Wednesday, July 22, 2009

DSLs - 'faith no more' reloaded

braindead-closeup.jpg Some month ago I was skeptical about lightheartedly jumping into DSL-creation, and I was wondering if I had lost my faith.

Then I realized that I was not the only one: Other people have lost their faith...

Now I realize this was all a spiritual tempest in a teacup. The wisdom was always there, you only had to listen to the right preachers:

There are more external DSLs out there than most people realize and more often than not, I see companies trying to get rid of them.

This is an interesting post by Michael Feather.
I did not know that Erlang was dropped by Ericsson (aka. open-sourced) because thy were concerned with their ability to hire and train developers.

The thing to remember about DSLs is that they are a commitment and the commitment doesn’t end when the initial implementation is done.


  1. i have a hunch that failing with dsls for those reasons is due to lack of code transformation tools.
    if you have those (easy if the dsl was designed around the tools, not vice versa), i would hope:
    1. migration gets easy
    2. you won't want to

    btw erlang is not a dsl to my mind.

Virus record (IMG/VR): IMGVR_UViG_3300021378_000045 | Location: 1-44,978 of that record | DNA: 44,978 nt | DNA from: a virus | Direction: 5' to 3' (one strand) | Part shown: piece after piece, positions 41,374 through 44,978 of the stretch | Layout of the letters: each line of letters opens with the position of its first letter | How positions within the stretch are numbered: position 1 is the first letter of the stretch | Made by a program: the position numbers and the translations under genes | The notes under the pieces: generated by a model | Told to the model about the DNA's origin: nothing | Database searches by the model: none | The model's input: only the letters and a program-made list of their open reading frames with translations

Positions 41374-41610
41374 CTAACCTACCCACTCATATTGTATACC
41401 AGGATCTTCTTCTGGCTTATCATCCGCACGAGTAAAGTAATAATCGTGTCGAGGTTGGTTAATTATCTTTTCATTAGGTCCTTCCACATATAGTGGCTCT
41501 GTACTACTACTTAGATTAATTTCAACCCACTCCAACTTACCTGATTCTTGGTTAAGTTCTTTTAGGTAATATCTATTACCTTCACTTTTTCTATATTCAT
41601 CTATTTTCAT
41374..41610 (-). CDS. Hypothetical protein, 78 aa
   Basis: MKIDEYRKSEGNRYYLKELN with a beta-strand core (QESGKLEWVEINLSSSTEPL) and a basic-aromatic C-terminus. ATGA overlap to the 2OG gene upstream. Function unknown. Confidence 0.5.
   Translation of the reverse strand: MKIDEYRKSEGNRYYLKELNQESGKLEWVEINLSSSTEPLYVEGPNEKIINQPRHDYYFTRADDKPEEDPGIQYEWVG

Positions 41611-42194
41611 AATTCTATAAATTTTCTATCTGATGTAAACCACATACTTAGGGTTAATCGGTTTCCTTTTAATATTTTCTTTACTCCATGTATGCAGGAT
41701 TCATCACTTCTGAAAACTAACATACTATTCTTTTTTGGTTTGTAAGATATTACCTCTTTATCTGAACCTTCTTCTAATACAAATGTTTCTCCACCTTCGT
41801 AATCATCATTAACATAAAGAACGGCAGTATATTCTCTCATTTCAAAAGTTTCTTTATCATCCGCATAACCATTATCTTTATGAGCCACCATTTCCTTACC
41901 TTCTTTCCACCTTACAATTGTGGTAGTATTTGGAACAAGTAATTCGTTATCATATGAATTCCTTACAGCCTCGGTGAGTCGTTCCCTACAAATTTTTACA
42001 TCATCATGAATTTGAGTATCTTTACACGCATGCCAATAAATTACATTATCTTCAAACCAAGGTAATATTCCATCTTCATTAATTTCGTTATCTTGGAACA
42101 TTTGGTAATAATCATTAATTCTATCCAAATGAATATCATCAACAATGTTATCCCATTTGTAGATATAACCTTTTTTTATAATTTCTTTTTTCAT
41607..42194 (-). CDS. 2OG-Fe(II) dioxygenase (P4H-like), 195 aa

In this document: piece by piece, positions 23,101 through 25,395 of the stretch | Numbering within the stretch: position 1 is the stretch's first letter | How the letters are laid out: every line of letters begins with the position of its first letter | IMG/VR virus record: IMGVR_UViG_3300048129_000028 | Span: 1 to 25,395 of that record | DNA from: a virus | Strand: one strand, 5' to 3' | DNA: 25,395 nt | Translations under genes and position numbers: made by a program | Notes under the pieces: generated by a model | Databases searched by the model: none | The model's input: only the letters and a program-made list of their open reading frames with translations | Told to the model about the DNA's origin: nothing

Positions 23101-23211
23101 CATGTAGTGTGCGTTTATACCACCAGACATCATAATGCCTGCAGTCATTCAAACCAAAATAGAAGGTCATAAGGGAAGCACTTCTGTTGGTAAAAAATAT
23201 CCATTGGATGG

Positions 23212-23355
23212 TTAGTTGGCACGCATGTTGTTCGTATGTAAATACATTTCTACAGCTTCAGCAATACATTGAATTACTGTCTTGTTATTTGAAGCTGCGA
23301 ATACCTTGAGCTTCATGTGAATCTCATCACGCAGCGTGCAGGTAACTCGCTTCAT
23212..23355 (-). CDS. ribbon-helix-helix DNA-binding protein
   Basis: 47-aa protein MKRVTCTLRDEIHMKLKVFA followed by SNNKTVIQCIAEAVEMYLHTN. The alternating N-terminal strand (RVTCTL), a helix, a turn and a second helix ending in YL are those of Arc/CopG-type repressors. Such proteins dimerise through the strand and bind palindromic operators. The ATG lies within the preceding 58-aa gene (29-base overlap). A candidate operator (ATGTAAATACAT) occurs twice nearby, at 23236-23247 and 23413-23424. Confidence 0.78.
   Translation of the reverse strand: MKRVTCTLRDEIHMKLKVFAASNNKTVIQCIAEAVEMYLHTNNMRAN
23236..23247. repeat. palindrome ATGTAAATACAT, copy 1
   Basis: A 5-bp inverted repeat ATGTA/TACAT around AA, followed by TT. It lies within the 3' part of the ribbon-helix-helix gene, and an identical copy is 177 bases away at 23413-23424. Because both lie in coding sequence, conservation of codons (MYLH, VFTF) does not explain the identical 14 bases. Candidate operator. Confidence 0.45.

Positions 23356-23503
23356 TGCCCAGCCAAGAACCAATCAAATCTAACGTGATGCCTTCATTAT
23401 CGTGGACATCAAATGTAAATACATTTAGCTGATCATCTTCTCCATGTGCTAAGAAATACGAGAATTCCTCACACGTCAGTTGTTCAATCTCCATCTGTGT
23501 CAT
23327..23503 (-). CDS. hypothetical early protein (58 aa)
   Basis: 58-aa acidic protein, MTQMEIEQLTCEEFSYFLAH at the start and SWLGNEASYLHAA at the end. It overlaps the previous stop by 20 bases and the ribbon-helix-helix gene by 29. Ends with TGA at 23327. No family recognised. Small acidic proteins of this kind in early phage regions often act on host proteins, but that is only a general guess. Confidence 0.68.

i admit, erlang is... special.
    but so are many other perfectly valid general programming languages.
    is occam a dsl too, then?
    these are adapted to an architectural paradigm, but not limited to a special set of problems.

  2. One problem with crises of faith - in either direction - is a tendency to only see one side of the story. Michael Feathers does indeed say you'll end up in trouble if you don't commit to maintaining your DSL, but he also says: "If you can, it's worth doing. DSLs are powerful technology.... I like external DSLs and I think we'll see more of them."

    If you want to see some more ways to fail with DSLs, i.e. things to avoid if you want to be successful and get the benefits, take a look at our paper, which analyses 76 DSL cases from over 15 years:

    Worst Practices for Domain-Specific Modeling, Steven Kelly and Risto Pohjonen, IEEE Software July/Aug 2009


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